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Can't find affordable housing in Canada. Relax the gov can provide med-assisted suicide!

You think I'm kidding about this! I guess we're just not progressive enough here in the States.

MAID in Canada: What’s Behind the Euthanasia Scandal?

Advocates argue it would be discriminatory to deny assisted suicide to patients with mental illnesses.

By Chris Selley, WSJ

Dec. 30, 2022 4:13 pm ET

Canada’s Supreme Court held in 2015 that people with “a grievous and irremediable medical condition” had a right to assisted suicide, and Parliament responded the following year by enacting a law legalizing “medical assistance in dying,” or MAID. In October 2019, during Justin Trudeau’s first re-election campaign, the prime minister stressed the importance of “ensuring that everyone gets the supports, the treatment they need to live in dignity, and to make the choice of medical assistance in dying one that is made in a way that isn’t because you’re not getting the supports and care that you actually need.” In hindsight, that should have been a gigantic red flag.

Mr. Trudeau essentially promised to strengthen Canada’s social safety net so that no one would want to die rather than live under difficult circumstances. Three years later, that safety net is no less flimsy, and the result he warned about is happening. On Dec. 15, Justice Minister David Lametti announced the government would delay—but not abandon—the planned expansion of MAID to cover those with mental illness. But that point may already be moot.

In April, CTV News reported on two unnamed women who had petitioned to be euthanized for want of housing suitable to their diagnosis of multiple chemical sensitivity, or MCS—a reported intolerance to smoke, air fresheners, commercial cleansers and other irritants that is almost certainly an anxiety disorder. (Studies have found MCS sufferers react negatively to purported irritants that haven’t been introduced into the test environment.)

One of them, a 31-year-old Toronto woman, said she found applying for MAID “surprisingly much easier” than trying to find an apartment. She had sign-off from one of the two doctors or nurse practitioners required for government-provided death. The other, a 51-year-old woman also from Ontario, was already dead.

“They’re easily fixable situations,” one doctor lamented. But they aren’t. Toronto’s rental market is a nightmare even for the healthy and gainfully employed. Many of those on society’s margins live with constant fear of becoming homeless.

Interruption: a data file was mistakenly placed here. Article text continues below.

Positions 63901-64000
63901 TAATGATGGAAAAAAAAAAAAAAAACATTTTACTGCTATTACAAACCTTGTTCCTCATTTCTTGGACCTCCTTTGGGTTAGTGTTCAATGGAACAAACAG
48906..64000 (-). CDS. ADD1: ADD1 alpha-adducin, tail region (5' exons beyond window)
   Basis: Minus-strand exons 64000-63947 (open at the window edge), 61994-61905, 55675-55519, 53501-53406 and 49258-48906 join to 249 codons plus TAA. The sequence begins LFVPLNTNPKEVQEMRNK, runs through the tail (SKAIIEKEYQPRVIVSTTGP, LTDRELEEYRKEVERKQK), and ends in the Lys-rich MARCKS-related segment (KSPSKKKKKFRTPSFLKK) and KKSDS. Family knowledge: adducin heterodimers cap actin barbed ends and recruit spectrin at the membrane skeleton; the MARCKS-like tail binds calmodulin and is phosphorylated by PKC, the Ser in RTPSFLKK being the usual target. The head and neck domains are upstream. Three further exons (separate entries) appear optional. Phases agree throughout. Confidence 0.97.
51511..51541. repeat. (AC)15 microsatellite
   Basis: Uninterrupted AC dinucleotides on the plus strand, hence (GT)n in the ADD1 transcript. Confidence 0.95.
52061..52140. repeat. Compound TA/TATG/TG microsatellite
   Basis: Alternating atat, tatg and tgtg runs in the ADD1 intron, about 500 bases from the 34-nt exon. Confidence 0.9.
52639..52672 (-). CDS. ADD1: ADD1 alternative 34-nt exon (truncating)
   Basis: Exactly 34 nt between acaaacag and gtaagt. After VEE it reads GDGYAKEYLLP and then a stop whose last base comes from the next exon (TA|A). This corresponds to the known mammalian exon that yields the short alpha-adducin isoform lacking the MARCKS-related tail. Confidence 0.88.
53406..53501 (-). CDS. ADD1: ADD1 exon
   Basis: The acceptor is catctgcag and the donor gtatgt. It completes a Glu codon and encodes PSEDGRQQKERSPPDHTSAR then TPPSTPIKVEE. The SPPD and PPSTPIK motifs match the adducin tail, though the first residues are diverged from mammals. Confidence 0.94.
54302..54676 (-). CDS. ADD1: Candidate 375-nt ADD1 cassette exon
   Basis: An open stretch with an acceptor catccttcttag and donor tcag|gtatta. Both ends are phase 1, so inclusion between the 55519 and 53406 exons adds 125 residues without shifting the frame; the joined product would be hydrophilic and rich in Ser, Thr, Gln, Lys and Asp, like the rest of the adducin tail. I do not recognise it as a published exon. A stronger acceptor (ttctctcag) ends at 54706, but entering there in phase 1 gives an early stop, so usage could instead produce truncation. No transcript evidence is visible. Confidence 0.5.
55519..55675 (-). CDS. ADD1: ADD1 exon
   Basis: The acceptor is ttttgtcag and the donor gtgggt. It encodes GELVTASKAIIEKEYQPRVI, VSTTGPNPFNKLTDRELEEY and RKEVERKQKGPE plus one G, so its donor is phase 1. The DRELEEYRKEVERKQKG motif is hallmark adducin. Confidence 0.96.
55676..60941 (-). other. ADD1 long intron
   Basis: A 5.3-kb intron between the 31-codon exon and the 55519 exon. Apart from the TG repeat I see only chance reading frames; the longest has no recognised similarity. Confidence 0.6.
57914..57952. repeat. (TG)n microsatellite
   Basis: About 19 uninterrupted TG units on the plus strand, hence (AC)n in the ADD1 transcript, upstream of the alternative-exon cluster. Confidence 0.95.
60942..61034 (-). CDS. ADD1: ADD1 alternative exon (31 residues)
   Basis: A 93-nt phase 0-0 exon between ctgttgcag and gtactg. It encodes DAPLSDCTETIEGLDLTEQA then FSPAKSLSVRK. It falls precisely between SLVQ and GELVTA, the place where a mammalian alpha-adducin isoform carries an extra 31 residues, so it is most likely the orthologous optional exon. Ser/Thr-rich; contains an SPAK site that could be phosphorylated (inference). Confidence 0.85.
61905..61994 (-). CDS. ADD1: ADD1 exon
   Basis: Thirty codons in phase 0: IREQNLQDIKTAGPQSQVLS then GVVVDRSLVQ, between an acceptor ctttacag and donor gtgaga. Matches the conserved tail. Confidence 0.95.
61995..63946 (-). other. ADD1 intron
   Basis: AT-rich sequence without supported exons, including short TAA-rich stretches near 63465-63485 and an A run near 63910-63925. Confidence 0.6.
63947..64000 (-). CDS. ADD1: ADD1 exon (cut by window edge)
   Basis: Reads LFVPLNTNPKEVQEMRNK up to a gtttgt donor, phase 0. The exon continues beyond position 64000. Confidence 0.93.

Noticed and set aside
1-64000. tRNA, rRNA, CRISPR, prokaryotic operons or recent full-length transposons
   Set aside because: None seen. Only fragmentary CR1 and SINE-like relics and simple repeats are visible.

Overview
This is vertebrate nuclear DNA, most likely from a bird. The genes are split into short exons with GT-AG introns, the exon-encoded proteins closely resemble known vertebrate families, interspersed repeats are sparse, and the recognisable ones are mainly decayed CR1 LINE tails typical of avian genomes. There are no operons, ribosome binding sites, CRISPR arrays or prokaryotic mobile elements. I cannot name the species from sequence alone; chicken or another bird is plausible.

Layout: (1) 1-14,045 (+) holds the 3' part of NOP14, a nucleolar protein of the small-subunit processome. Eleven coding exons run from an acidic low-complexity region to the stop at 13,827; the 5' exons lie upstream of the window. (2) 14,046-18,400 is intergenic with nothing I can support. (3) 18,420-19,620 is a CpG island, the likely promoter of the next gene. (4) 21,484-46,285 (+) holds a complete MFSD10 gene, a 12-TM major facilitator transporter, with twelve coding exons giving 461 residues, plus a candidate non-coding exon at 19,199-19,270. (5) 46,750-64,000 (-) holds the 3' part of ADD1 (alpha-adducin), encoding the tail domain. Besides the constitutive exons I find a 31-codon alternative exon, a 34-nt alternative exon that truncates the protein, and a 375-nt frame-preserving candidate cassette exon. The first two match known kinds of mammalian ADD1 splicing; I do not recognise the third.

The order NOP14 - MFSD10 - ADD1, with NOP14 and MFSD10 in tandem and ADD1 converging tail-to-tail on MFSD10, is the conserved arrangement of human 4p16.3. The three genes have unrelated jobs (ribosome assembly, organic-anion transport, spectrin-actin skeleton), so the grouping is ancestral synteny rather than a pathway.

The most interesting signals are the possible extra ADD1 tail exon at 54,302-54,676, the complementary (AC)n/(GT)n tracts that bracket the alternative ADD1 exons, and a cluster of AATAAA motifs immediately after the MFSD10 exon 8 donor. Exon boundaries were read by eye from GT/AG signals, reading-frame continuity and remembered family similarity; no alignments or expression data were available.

That’s what motivated 54-year-old Amir Farsoud, from Ontario’s Niagara region, to apply for MAID earlier this year. He had serious medical conditions: depression, anxiety and terrible pain from a back injury. But the reason he wanted to die, he told CityNews, was that his rooming house was on the market and he saw little hope of finding an affordable alternative. “I don’t want to die but I don’t want to be homeless more than I don’t want to die,” Mr. Farsoud said. At the time of the report, he had one of the two needed sign-offs.

Gut-wrenching as these cases are, they at least involve people who independently opted for assisted suicide. The biggest MAID-in-Canada controversy may be the revelation that at least one caseworker working for Veterans Affairs Canada had been actively pitching euthanasia to veterans who had no interest in it. One reported being offered MAID instead of treatment for post-traumatic stress, another in lieu of a wheelchair ramp. Police are investigating these allegations.

The law as written doesn’t allow for providing euthanasia in such circumstances. But in August 2018, 42-year-old Roger Foley of London, Ontario, recorded two hospital staffers suggesting euthanasia as a remedy for the inadequate housing he was being offered after discharge from treatment for a serious neurological disease.

Even setting aside these horror stories, it’s clear that euthanasia in Canada isn’t working the way most Canadians expected. For decades, advocates of legalization assured us it would be rare, confined (as it was, legally, at first) to terminally ill patients. In 2021, 3.3% of all deaths in Canada were by MAID.

Many advocates for the mentally ill and disabled are among the most horrified at what’s going on. They know better than anyone how willing Canada’s vastly overrated welfare state is to leave people in misery. They have been warning against the current situation forever. And they have been proved right.

I support euthanasia as a humane option for people who are suffering from diseases that are terminal, incurable and painful. Canada, however, is bizarrely obsessed with “equal rights”—and far more deferential than it should be to hopelessly out-of-touch judges who have driven both the legalization and expansion of euthanasia.

Canada’s Charter of Rights and Freedoms prohibits discrimination on the basis of mental or physical disability. Some advocates of euthanasia follow this logic to a chilling conclusion: How, they ask, can we deny euthanasia to people suffering mental illnesses if it is available to patients with objectively terminal conditions? It isn’t a great leap to asking how we can deny it to people who are suffering from poverty. Is it really more humane to deny a miserable person a clean assisted suicide than to grant it?

Authorities should say yes: We won’t help you die because of your depression, poverty or unfit living conditions for the same reason we won’t take out your appendix if you have a broken leg, or prescribe lithium for a nasty case of psoriasis. Only in Canada, it seems, has the right to die with state assistance, no matter the cause, become a leading civil-rights issue. There is no telling where it might end.

Mr. Selley is a columnist for the National Post.

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